Anchovies. A lot of people have fish allergies, but anchovies also have a lot of amines—a breakdown product of proteins. And, while we’re at it, tomatoes have salicylates, a compound related to aspirin.  Both amines and salicylates are naturally occurring chemicals that can trigger behavior problems and ADHD. Many parents get huge improvements in their children’s behavior simply by cutting out dietary sources of salicylates and amines. More than 20 years ago, a provocative study showed that behavior improved on a diet that removed many naturally occurring substances as well as food additives.  And while the medical establishment has been slow to acknowledge the psychological effects of food, over the last two decades, Sue Dengate, an Australian parent of two children with food sensitivities, has worked with thousands of parents to create an extensive database of the physical and behavioral effects of foods and food additives.

Tomatoes. Again? Can you believe it?  While being praised for its antioxidant content and its low calorie deliciousness, tomatoes are getting a second look as a possible key to a wide variety of conditions. Tomatoes are nightshades, a plant family whose other members include tobacco, potatoes, pimentos, peppers, eggplant and paprika.  Nightshades have been associated with arthritis, fibromyalgia, autoimmune conditions and headaches. There are a number of interesting theories as to why, but most conventional physicians will point to the fact there aren’t any good studies. This is exactly the problem: nutrition studies are difficult and expensive. Think about it: Exactly who is going to pony up the money to study the downsides of eating eggplants? So, no matter what the research says, if you suffer from intractable migraines or inexplicably achy joints, instead of popping a pill, you might consider French fries and ketchup off the menu.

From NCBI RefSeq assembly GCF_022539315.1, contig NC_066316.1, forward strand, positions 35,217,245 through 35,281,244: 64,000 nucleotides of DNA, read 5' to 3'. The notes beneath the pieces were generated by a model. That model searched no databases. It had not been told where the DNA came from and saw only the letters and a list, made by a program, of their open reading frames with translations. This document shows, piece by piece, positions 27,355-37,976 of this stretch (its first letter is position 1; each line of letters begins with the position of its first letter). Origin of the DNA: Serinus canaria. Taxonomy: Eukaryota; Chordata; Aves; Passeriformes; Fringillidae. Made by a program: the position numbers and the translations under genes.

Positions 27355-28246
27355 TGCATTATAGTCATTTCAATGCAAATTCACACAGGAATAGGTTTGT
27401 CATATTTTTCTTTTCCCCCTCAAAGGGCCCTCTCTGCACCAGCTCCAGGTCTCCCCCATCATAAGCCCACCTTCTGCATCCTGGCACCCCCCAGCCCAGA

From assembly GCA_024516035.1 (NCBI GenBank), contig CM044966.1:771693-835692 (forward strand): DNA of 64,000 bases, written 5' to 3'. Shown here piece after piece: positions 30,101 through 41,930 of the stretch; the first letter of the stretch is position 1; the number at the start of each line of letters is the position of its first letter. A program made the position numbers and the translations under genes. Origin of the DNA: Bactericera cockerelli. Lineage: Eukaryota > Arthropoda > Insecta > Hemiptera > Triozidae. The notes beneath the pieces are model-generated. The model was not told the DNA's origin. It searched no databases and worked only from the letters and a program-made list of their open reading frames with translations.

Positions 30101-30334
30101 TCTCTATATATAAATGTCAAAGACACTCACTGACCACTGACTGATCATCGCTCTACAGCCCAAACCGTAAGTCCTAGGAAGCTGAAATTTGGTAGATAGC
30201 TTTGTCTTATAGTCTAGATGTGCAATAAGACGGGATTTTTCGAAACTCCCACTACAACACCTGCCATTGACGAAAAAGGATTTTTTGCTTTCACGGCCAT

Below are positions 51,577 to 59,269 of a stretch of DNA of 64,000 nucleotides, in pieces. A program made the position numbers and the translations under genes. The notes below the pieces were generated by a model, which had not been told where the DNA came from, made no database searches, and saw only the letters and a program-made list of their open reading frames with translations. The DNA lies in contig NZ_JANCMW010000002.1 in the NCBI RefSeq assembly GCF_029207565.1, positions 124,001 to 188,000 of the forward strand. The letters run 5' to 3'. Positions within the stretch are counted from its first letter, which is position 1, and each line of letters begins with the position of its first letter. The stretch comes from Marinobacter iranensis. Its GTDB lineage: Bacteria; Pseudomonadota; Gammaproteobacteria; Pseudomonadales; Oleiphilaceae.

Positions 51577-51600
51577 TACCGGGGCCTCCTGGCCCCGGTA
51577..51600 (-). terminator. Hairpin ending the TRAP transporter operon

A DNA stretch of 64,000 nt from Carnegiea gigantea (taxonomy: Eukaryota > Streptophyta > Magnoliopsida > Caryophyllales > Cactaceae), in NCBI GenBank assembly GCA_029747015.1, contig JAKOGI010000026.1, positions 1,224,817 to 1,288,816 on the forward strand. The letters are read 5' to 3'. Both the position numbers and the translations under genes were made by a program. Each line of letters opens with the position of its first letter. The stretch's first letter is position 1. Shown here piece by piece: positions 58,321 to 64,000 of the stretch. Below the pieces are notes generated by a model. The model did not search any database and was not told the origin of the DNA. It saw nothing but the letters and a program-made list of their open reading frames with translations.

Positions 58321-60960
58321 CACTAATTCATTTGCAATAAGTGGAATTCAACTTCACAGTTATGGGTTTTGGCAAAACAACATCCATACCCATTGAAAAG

If all of this is true—or even any of it—then most complaints that bring people to the doctor may be caused by common foods. Perhaps we doctors have been needlessly ordering antacids for milk problems, anti-depressants for gluten reactions, rheumatology consults for nightshade sensitivities and colonoscopies for FODMAP intolerances.  Luckily, patients no longer have to depend solely on us. As the scientist-health blogger Paul Jaminet wrote about their work on cholesterol, “It takes medical researchers years—often decades—to track down the causes of simple phenomena…we’re on pace to figure out the essentials in a year.”

So while dogged citizen-scientists and alternative practitioners  move forward, conventional medicine will be left behind—because the medical establishment is totally broken. So, please, go on without us. In fact, next time, before you go to the doctor—before we prescribe you something toxic and dangerous—ask yourself one simple question, “Could it have been the pizza?”